BG: I pretty much say the same thing as I always say when we release a record. This is our twelfth record and I am super proud, super excited. I am just super proud. I can still do what I want to do. Do what I love to do after all these years, after all these records. That's what really makes me the most proud. I think from the practical point of view it is a little bit more challenging than previous records. That's sort of the way we want to do things. Because we are super lazy guys - we don't rehearse, we don't practice, so unless we put the bar a little bit higher with every record we will just continue to suck. So it is kind of important to put that bar a little bit higher and we did that on this one.
MS: Obviously the experience of playing live over so many years has refined this?
BG: The whole writing process has changed over the years. The more you play live the more I understand about my song writing. I wouldn't say it is the same for everybody. The more I play live the more I understand that I can't put eight guitars there or I can't put double kicks for five minutes. It's not going to work. It's not how you play and it's not how it works live. And so a lot of things like that you just have to learn. And of course now having all that - let's call it knowledge - with you when you record and when you write it changes things. You understand a little bit more about song writing but also the individuals in the band and what everybody is capable of, and what everybody is really good at and how can you capitalise on that.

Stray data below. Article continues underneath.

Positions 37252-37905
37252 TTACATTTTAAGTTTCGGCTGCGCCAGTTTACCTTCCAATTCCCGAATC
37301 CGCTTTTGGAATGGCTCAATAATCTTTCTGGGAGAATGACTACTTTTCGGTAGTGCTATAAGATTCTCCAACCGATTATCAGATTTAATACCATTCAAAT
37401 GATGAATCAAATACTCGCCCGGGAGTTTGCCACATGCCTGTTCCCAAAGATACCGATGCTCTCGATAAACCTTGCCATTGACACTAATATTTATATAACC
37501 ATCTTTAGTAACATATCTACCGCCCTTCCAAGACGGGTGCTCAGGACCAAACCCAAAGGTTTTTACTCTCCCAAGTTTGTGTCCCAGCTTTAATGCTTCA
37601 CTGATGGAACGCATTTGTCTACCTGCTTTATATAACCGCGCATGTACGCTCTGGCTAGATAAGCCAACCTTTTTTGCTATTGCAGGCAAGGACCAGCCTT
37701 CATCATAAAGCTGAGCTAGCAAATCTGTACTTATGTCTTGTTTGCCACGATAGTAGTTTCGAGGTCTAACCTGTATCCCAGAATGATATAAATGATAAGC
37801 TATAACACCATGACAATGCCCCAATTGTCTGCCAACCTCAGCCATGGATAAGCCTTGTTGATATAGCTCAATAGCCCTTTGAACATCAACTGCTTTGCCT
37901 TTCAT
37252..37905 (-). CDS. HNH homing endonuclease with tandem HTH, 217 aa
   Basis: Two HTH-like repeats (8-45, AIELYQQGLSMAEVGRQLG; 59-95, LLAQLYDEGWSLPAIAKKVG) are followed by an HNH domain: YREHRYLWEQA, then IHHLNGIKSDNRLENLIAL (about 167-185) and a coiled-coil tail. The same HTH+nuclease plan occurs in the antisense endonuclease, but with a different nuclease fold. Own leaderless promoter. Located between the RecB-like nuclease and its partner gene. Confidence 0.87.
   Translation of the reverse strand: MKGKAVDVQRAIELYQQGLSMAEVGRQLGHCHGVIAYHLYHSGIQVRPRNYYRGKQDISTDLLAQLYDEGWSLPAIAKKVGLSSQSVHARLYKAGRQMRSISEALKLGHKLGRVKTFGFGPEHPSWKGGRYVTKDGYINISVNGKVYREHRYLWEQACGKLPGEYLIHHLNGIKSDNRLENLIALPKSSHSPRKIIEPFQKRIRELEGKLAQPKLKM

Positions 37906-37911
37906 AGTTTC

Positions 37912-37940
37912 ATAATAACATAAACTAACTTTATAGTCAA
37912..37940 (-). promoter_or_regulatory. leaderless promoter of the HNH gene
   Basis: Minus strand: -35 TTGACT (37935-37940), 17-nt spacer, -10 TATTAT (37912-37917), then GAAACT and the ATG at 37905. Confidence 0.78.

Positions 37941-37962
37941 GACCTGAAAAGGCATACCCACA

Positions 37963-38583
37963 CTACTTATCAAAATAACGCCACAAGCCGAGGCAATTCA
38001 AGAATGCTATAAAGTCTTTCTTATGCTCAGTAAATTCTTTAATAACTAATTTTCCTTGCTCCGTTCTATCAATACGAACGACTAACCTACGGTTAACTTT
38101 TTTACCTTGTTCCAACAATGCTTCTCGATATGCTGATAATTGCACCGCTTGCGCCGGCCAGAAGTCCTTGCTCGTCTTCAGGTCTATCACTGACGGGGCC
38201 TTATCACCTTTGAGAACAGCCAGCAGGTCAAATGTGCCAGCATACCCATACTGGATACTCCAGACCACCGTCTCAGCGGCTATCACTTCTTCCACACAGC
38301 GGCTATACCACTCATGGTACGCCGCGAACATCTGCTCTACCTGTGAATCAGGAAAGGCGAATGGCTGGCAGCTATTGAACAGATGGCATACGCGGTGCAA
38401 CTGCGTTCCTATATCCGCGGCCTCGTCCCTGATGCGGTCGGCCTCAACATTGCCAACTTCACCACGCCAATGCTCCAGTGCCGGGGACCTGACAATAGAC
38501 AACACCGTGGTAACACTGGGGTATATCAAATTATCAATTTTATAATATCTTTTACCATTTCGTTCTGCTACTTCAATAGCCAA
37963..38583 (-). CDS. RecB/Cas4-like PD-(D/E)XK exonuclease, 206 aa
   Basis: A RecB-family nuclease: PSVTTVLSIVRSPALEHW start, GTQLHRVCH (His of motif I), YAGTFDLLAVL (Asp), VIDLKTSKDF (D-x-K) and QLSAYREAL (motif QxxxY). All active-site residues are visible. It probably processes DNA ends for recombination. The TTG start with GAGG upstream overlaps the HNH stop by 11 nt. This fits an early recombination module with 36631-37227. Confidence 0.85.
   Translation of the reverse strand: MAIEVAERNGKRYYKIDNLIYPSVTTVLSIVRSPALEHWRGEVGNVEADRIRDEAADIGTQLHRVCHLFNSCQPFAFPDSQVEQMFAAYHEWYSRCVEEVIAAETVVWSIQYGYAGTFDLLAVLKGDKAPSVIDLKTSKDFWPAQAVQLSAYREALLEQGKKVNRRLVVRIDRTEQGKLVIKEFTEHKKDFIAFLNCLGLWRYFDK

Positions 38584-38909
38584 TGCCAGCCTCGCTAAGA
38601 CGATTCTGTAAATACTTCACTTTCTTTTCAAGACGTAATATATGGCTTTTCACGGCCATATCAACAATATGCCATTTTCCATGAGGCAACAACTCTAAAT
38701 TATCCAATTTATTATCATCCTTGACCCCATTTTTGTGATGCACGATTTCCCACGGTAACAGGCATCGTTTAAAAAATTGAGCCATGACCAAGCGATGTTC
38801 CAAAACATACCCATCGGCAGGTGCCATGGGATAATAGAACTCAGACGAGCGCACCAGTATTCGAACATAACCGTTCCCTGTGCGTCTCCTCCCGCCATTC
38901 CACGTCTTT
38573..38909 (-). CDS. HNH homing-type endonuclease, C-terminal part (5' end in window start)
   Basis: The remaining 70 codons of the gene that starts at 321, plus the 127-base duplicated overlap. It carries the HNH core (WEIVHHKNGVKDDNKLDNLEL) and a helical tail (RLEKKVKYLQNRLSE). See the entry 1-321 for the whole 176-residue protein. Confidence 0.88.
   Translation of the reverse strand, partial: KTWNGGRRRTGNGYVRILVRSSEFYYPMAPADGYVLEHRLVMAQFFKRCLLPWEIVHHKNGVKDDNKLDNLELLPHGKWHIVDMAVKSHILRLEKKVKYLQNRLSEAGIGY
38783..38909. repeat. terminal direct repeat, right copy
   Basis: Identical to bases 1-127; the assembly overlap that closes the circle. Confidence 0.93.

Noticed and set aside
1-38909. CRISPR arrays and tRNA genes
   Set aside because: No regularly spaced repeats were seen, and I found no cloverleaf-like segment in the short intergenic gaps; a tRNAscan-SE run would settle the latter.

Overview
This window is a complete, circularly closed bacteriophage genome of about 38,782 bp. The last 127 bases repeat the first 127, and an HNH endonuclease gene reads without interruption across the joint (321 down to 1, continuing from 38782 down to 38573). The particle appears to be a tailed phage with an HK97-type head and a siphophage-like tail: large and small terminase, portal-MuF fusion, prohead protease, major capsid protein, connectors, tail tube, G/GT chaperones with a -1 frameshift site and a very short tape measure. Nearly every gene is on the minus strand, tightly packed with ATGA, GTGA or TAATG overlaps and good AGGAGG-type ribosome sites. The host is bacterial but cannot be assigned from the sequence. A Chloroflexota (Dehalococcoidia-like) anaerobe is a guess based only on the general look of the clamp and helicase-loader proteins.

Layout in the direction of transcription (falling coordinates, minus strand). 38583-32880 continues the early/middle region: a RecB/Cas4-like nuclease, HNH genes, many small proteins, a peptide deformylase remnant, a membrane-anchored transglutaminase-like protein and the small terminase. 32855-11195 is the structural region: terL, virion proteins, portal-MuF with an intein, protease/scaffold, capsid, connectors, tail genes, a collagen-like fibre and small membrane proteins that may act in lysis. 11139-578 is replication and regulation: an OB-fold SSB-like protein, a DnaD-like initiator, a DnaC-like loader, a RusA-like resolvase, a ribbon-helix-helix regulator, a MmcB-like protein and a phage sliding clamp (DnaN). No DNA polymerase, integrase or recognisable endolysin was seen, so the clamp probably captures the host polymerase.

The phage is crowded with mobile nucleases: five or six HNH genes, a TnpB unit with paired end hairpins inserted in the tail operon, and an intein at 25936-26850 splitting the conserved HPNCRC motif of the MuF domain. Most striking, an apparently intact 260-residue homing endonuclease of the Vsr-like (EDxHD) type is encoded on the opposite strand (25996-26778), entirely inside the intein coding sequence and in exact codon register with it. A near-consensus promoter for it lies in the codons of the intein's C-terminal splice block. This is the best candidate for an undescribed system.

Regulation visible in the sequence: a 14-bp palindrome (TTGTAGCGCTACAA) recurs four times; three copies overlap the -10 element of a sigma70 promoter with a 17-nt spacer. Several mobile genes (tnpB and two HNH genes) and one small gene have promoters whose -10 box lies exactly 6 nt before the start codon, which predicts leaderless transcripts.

MS: The new album deals with the theme of personal battles. Is it possible to have a mid-life crisis as a famous rock star?
BS: Well in my head I'm eighteen and I'm probably going to be eighteen in my head until the day I take down the sign, so to speak. And I think that's what musicians are. The whole thing with growing up, getting a job, getting a new haircut, it is not a musician's thing. The whole idea is to continue being a kid, to continue being curious, to continue loving what you do, not conforming to what society wants you to do. Having a mid-life crisis would mean you are questioning what you are doing and I am not. I love what I am doing. I can't even call it a job. I have the best thing to do in the world. Everything is getting a little bit loser, less hair on top, everything is little bit greyer, but that's about it.
MS: The song 'Wallflower' is amazing with a slight Tool vibe and really unique sound. Tell me about how that song came about?